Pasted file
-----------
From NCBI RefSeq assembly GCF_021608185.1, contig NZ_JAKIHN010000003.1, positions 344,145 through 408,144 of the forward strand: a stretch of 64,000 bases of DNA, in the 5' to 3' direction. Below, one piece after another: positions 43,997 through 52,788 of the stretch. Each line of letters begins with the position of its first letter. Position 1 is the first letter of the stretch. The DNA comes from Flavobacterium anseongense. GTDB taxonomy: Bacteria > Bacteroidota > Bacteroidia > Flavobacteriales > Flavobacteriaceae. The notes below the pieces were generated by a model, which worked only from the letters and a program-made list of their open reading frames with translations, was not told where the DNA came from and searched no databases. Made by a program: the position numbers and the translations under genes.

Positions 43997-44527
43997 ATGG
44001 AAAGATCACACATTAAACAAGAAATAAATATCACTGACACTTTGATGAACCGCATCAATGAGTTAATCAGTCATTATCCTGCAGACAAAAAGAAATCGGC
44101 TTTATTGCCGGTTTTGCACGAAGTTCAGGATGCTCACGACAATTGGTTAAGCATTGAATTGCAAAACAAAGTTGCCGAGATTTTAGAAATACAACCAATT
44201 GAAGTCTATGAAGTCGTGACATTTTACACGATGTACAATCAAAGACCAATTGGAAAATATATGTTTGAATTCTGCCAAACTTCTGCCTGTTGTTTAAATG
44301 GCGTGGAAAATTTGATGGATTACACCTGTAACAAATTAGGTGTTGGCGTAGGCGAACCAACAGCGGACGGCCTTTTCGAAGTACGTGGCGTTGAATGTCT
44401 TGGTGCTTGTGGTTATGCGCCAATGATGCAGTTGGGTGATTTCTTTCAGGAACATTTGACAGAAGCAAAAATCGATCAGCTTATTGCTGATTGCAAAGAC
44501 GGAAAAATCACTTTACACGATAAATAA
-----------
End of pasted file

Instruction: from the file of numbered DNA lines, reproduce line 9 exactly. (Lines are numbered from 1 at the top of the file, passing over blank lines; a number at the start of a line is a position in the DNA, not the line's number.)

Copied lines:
44501 GGAAAAATCACTTTACACGATAAATAA